Strong certification systems can allow fuel buyers to support biofuels producers that take steps to protect the environment and help grow a biofuels industry that provides environmental benefits, according to a new report from the Natural Resources Defense Council (NRDC).
The report, Biofuel Sustainability Performance Guidelines, comes as large fuel consumers begin to pivot toward more plant-based fuel options to boost their sustainability efforts and credentials while reducing their use of fossil fuels. The report is intended to help guide fuel buyers such as federal, state and municipal bulk fuel procurement officers, contractors and suppliers, and corporate sustainability officers.
Although burning biofuels often is better than burning fossil fuels, producing them can harm air quality, water, soil, wildlife habitat, rural development and food security. The report shows how federal agencies and other large commercial customers can buy sustainably produced biofuels and avoid those linked to major deforestation, destroyed wildlife habitat and fouled waterways.
Today, many large fuel buyers are beginning to understand the risks of poorly sourced biofuels, but are unable to determine whether their biofuels are produced sustainably.Third-party certification systems can provide this service, but vary significantly in stringency and protectiveness. A sound certification system should check each stage for impacts on water quality, soil, biodiversity, air quality, land use, and waste. It also should check for the social impacts on economic issues, human rights, food security, and workforce safety, according to NRDC.
To help stakeholders, NRDC’s report examined seven leading programs that certify biofuel production practices for sustainability. The Roundtable on Sustainable Biomaterials ranked best, for helping to ensure economic, environmental and social sustainability of biofuels production practices in places such as the United States, Indonesia, South America and Asia.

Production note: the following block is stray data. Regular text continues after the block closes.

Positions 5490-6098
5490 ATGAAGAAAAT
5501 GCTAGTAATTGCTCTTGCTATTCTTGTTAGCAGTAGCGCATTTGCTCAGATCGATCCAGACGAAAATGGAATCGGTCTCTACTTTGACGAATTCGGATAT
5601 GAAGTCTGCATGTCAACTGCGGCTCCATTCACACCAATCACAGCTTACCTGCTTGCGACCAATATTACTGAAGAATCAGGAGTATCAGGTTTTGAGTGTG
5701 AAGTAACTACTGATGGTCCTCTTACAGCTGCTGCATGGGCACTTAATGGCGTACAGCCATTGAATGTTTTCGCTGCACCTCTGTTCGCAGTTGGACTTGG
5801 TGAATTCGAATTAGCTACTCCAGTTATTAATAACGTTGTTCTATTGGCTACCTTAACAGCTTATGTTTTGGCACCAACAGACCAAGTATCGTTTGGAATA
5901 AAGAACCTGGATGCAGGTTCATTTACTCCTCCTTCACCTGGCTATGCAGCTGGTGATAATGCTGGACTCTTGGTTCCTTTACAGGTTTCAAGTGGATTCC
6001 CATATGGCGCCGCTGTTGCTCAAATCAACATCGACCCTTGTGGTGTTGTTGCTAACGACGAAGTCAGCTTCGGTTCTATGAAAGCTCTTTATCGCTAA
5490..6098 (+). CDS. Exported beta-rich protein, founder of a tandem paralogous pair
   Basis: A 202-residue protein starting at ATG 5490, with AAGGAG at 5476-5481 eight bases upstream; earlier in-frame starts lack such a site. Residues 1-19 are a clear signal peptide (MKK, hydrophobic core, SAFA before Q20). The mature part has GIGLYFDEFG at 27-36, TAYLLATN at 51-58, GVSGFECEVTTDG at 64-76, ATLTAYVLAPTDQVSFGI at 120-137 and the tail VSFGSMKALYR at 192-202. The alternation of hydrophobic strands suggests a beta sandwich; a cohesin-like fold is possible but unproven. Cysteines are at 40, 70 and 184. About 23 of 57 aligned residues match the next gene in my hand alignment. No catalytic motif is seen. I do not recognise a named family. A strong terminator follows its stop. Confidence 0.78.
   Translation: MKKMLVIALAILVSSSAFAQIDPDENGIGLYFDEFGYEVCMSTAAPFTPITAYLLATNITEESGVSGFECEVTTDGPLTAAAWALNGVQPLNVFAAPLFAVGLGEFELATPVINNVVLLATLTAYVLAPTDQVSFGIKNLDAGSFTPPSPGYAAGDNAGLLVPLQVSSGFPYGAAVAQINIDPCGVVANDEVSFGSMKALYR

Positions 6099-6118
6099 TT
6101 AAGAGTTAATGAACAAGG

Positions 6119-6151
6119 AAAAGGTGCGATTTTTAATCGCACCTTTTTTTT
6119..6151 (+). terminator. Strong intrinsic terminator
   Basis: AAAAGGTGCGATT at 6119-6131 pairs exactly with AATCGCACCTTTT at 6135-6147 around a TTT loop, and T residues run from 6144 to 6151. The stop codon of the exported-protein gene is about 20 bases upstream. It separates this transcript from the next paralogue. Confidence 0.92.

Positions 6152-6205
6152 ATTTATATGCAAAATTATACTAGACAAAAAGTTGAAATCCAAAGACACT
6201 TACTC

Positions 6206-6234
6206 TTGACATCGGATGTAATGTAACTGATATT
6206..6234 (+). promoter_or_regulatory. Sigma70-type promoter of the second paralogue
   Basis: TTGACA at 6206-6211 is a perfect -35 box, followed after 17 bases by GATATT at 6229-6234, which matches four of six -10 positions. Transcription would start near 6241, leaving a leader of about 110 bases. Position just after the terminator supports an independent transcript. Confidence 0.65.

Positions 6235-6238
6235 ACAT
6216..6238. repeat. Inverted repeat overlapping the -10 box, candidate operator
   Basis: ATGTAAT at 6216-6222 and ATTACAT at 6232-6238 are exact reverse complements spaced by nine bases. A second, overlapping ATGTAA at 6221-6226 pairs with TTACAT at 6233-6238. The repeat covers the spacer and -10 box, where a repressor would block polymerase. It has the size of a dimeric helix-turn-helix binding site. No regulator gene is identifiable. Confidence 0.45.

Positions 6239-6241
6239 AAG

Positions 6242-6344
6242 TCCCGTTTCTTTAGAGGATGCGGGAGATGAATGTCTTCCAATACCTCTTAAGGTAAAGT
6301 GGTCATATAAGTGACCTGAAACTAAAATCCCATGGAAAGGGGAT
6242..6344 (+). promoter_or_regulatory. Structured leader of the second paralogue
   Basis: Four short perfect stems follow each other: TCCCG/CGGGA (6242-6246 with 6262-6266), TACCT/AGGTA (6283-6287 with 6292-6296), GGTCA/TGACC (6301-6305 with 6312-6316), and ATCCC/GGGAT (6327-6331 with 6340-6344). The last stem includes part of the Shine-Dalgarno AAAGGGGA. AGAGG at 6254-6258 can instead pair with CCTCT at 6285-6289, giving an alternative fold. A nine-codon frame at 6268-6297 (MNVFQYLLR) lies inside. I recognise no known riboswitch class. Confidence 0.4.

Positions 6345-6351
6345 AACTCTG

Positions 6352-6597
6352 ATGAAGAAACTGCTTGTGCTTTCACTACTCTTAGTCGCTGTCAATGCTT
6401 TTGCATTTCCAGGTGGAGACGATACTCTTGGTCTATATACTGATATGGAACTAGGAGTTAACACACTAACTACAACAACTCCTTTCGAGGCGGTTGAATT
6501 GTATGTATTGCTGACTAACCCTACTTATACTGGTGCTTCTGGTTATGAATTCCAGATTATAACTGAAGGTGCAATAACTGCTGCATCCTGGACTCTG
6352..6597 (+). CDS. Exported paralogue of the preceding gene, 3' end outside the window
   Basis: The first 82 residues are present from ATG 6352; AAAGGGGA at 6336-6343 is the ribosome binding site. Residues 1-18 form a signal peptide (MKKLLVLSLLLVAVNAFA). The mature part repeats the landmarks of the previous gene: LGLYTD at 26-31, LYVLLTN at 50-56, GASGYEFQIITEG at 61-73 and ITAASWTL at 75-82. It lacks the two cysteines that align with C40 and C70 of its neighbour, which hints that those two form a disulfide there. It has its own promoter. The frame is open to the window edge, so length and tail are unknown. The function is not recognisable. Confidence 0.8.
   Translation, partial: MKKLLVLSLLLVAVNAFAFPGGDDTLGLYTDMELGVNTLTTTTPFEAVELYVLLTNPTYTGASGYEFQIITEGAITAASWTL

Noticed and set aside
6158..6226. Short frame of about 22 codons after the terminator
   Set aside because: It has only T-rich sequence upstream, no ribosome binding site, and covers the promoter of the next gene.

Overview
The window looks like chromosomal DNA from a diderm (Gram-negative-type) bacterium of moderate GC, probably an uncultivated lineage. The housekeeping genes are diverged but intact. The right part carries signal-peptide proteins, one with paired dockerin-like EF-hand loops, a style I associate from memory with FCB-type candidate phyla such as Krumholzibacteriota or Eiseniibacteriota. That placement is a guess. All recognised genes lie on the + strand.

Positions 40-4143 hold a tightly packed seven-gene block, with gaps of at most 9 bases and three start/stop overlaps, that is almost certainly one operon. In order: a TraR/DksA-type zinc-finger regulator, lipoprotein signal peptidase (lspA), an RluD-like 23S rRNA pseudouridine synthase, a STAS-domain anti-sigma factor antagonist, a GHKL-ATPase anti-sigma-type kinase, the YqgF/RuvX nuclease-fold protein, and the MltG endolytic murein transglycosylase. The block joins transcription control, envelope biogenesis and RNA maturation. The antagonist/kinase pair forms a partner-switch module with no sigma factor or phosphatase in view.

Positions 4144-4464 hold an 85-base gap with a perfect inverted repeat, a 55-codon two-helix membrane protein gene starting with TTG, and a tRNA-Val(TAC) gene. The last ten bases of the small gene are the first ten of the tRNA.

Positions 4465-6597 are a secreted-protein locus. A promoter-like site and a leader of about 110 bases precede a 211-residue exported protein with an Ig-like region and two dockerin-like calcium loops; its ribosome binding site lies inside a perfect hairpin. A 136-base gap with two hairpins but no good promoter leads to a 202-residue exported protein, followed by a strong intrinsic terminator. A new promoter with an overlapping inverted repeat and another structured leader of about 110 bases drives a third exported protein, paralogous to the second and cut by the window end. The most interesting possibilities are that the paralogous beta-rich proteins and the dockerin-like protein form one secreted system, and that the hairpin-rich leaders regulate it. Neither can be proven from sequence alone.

Last month, 12 leading US companies — including GM, HP, Johnson & Johnson, Mars, Novelis and Sprint — signed the Renewable Energy Buyers’ Principles, created by the WWF and the WRI, to better communicate their purchasing needs and expectations to the marketplace. Looking to increase availability of cost-competitive renewable energy to run their businesses, the companies are hoping the principles will open up new opportunities for collaboration with utilities and energy suppliers to increase their ability to buy renewable energy.
According to the Institution of Chemical Engineers (IChemE), the global production of biofuels has increased by over 600 percent in a decade, to more than 100 billion liters in 2011. However, the overall sustainability of biofuels as a renewable energy source has been hampered by, among other things, the water-intensiveness of their production. Researchers from the University of Porto, Portugal, in April announced they are exploring water-free methods for purifying biofuels, including those made from waste cooking oils, animal fats and other fatty industrial wastes.